Posted on December 12th, 2012 by Rachel
A blog post by Executive Director Marvin Pinkert.
I think I’ve finally adjusted to Hanukkah. I don’t mean “Hanukkah”, the holiday I’ve celebrated for 60 years, I mean “Hanukkah” the spelling that has become popular in my lifetime.
Taking the holiday decorations out of the closet is my annual reminder that transliteration can transform tradition. I grew up with a beautiful blue banner that proudly proclaimed “Happy Chanukah” right above our menorah (a metal candle holder of very simple design that made up in weight what it lacked in elegance). I never for a moment questioned the perfection of this spelling.
But in the 1980s, – when our kids were young and our old banner disheveled from years of Scotch tape being applied and removed – I had to purchase a new banner and discovered that a lot of options had been added to the transliteration list. I settled on a multi-colored model with fringe and the phrase “Happy Hanuka”. It appeared that this peculiar spelling was an aesthetic choice, as the nearly even number of letters allowed the Star of David that separated the words to be placed exactly in the middle.
For many years I continued to look for “Chanukah” cards (just one of my atavistic preferences – like my nostalgia for the German beer hall melody for “Adon Olam”).
Of course, Hanukkah and its problematic initial letter are not unique. I understand that before we renovated the Lloyd Street Synagogue there was a lively discussion about “mikveh” vs. “mikvah”. As a former volunteer for Congressman Abner Mikva, I confess that I would probably have come out on the losing side of this debate.
Hebrew transliteration is actually relatively straightforward compared to my experience in East Asian Studies. I still cringe when I hear commercials for Toyota Camry (to rhyme with “lamb tree”). The Japanese word is “kanmuri”, meaning “crown”, and there is no “‘a’-as-in-‘can'” sound in Japanese – the sound is “a” as in “Genghis Khan”.
Speaking of Genghis Khan, when I started studying history his birth name was Temujin. But in many articles written today you will find that he was born Tiemuzhen. This reflects one of the most dramatic changes in transliteration in the 20th century. Until the thawing of relations with mainland China, most Western scholars used the Wade Giles system to romanize Chinese words (named for the British diplomats who developed and refined the system). The dominant system today is the “pinyin” system, the official transliteration practice of the People’s Republic of China.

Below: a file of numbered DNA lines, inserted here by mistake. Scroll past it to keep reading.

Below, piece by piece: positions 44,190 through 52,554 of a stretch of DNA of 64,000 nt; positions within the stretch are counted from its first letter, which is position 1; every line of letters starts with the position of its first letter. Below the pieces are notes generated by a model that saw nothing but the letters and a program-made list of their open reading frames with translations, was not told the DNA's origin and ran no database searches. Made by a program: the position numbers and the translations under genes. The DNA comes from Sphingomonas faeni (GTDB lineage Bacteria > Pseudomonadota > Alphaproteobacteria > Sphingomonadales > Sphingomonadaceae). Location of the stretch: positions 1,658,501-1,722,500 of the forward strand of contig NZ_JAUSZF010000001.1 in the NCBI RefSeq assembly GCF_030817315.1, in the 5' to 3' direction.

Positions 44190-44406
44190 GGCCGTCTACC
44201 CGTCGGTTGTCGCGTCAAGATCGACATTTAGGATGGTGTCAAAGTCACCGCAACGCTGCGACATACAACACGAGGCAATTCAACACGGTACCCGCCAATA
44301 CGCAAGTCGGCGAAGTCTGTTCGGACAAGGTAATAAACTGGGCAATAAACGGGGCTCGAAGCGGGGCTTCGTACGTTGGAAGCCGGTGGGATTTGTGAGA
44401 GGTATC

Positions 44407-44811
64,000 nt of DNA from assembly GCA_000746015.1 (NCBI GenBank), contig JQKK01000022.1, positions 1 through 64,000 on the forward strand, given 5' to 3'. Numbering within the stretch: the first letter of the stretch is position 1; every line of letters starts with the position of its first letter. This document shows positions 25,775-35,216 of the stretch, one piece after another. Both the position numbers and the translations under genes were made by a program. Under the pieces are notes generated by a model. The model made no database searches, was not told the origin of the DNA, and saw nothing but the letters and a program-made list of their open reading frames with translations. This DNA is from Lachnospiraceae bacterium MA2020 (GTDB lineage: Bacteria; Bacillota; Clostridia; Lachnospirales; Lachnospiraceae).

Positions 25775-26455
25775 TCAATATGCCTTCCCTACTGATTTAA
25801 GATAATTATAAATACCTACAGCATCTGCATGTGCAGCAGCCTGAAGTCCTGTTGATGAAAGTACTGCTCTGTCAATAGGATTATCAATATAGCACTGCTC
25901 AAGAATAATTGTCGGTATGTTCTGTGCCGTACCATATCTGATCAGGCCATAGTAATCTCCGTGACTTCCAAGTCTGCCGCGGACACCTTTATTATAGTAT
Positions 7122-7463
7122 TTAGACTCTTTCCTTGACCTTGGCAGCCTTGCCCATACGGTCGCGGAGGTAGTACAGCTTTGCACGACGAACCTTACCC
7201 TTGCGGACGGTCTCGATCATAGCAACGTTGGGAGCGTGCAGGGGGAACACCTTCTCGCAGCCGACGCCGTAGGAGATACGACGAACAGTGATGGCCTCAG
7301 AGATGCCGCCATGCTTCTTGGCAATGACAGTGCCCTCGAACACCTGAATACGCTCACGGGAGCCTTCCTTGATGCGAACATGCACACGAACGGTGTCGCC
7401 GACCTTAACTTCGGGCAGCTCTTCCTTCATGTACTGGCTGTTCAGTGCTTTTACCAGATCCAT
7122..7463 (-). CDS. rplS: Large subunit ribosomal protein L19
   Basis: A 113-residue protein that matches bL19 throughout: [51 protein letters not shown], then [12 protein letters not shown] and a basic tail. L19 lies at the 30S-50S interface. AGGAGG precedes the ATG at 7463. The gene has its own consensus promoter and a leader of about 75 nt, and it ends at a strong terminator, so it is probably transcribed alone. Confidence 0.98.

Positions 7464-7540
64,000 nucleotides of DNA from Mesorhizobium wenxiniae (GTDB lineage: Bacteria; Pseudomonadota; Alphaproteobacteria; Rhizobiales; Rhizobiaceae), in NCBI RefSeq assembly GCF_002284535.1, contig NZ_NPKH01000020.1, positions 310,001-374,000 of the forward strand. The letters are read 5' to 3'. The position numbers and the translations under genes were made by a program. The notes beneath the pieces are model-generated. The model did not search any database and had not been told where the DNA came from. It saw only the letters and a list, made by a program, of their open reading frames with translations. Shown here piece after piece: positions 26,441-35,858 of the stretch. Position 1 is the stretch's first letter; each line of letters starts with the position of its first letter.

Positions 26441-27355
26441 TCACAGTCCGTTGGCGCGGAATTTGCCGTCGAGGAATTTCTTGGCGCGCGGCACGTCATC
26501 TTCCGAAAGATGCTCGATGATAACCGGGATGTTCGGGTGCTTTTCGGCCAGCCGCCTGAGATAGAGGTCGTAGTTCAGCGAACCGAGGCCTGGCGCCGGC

In “pinyin”, Mao Tse Tung became Mao Zedong and Mah Jongg became Ma Jiang. No matter how you spell it, it’s still fun to play (I mean “Mah Jongg” not “Mao Tse Tung”). So I hope you’ll join us on December 25 when we all have “phun” at the Dragons and Dreidels program – no transliteration required.
Posted on December 10th, 2012 by Rachel
A blog post by Visitor Services Coordinator Abby Krolik.
It’s that magical time of the year…when everything smells like oil and onions. That’s right, it’s Chanukah time! This is my first year after graduating from college, which means that it’s the first time that Chanukah has not been overshadowed by exams and term papers—a fact for which I am very grateful. No more squeezing in a Hillel candlelighting and Rugrats Maccabee episode study break between marathon paper-writing sessions. Instead, I’ve got a whole week of holiday parties to look forward to (and probably a few Christmas-centric parties to follow afterward).
Of course, the grand holiday season kickoff event was Esther Fest, last Thursday—never mind the mayor’s monument lighting ceremony, which was missing the key ingredient to holiday fun: Esther and fried foods. In fact, the museum (and my clothes) still smelled faintly of oil, onions, and good times when I came in on Sunday morning!
The holiday cheer continued for me last night (even though I wasn’t at Diner and Donuts) at my parents’ Chanukah party, where my mother managed, yet again, to invite a seder-level number of people to the house and still make too much food! As my dad likes to say, “she’s got a bit of the Catskills in her.” My brother and I are always pleased when this happens because it means we can each take home left-overs to our respective houses (in other words, the young adult version of our sibling rivalry takes the form of “tupperware wars”). Our roommates have come to love the Krolik Family Supermarket.